Sabertooths on Ice

When modern humans first crossed Beringia on their way from Siberia to the New World, they would have met the Arctic sabertooths. Just like the formidable arctic wolves of Ellesmere island brave their hostile environments today, so did Homotherium carve a place for itself in that pitiless but amazingly productive ecosystem that we call the “mammoth steppe”. What a sight must it have been to see those cats in their winter coats facing the freezing winter winds; to watch their cubs grow from tiny furballs to playful young that made their parents lose more than one prey; and to behold the family group deploying their hunting tactics to catch such imposing prey as bison, musk ox or stag moose.
arctic-Homotherium
Sadly, all those spectacles of nature were lost forever at the end of the Pleistocene, even if those paleolithic humans most lilely took them for granted and assumed they would always be there. Some day in the near future, the epic struggles for survival of the polar bear, the migrating caribou or the musk ox may be just history, just like the lives of the mammoth and the sabertooth. It partly depends on us. We may be satisfied with just watching such natural wonders in documentary films. Or we may grow up and assume a responsability. Small gestures do make a difference. Have you already signed to help save the Arctic? I have. It is just a click, and here is the link.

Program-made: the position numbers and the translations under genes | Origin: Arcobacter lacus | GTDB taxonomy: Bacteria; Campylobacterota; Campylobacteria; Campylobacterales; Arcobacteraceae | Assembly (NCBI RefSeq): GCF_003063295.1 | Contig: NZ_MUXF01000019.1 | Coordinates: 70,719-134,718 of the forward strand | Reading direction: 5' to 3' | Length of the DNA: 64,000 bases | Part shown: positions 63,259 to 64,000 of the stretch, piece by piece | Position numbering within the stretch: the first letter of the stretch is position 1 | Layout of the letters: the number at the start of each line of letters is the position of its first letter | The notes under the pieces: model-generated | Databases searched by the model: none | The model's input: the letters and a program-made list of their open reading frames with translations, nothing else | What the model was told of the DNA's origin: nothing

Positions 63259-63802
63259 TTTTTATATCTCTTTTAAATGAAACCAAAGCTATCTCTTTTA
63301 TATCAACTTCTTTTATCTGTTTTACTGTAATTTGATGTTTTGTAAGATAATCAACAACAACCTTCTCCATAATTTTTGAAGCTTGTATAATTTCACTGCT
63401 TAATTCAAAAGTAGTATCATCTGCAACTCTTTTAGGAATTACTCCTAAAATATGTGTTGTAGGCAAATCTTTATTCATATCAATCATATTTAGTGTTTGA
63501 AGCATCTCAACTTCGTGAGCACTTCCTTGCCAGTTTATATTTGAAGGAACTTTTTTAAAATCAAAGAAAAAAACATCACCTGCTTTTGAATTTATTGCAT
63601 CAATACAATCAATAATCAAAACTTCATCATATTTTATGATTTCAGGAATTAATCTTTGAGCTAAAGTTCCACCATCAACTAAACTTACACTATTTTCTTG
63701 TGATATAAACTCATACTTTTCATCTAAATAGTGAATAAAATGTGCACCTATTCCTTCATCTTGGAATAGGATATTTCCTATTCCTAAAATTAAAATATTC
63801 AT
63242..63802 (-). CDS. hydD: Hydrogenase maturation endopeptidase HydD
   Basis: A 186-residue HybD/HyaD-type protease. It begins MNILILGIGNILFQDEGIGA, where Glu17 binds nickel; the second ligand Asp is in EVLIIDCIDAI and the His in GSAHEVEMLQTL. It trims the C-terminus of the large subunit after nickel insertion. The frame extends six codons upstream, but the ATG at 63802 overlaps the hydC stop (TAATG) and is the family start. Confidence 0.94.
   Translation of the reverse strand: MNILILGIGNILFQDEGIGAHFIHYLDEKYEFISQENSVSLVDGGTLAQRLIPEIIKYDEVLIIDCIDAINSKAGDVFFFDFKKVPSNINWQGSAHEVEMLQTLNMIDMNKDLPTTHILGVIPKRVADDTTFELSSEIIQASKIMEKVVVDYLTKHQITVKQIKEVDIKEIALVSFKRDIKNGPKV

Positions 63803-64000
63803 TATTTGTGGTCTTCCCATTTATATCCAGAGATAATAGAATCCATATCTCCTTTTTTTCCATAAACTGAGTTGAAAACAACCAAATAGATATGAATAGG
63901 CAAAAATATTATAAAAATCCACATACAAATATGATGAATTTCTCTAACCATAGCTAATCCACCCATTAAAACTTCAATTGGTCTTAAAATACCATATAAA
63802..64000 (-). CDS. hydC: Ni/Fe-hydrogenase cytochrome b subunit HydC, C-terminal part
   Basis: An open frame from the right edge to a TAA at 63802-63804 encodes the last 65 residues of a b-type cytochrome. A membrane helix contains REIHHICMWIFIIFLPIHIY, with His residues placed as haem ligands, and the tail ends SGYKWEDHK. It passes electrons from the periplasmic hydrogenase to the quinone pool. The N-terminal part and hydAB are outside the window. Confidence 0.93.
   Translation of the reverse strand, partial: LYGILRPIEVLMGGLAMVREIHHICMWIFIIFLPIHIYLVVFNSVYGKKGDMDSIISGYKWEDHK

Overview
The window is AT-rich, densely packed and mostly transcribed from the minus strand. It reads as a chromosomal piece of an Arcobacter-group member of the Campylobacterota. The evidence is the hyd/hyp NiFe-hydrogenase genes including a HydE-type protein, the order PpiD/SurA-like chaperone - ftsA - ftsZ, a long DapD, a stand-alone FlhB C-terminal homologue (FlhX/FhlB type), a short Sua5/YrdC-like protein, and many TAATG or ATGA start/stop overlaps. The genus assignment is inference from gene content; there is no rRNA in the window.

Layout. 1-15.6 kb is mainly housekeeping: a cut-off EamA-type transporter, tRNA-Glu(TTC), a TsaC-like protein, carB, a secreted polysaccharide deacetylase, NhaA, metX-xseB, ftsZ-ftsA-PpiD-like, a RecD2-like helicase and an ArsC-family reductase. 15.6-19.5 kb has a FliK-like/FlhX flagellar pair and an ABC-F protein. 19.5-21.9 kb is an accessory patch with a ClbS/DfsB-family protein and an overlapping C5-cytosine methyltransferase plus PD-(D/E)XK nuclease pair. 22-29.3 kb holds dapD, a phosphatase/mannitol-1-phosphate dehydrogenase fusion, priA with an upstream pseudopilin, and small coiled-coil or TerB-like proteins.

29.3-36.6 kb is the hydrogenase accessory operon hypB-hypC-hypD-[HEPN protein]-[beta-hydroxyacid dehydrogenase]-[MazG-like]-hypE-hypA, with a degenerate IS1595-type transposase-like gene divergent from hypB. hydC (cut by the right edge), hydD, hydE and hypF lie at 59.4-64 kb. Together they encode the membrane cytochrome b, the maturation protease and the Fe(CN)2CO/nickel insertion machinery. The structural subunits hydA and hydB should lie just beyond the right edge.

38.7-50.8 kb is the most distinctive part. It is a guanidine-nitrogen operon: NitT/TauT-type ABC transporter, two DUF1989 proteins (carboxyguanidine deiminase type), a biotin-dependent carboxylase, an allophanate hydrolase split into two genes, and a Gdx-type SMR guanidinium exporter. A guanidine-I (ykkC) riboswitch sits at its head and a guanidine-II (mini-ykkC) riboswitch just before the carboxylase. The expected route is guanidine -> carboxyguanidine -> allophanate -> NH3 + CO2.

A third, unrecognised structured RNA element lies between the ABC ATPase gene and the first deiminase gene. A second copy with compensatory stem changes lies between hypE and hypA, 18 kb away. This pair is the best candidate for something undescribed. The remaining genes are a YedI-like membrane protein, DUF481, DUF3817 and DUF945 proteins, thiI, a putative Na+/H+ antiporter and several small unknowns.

Have a nice Holiday Season!
http://www.savethearctic.org/

Posted on 18/12/2013, in Uncategorized. Bookmark the permalink. 3 Comments.

  1. bryan riley

    which species is that in the picture

  2. Reblogged this on DistantStarlight and commented:
    This is a gorgeous cat. Signal boosting this amazing artist!
    He’s one of the three artists who have influenced or inspired me the most!

  3. Were the homotheres one of the few instances where an apex predator lineage survived multiple faunal turnover events? When did Machairodus first reach lion size; with M. aphanistus in the late Miocene? and they pretty much stayed that size with anagenic change until the terminal Pleistocene Homotherium? It makes me sad to think they survived the Hemphillian, Blancan, and Irvingtonian only to die out just before modern times. I look at your painting and think sooo close! Still, beautiful work sir!

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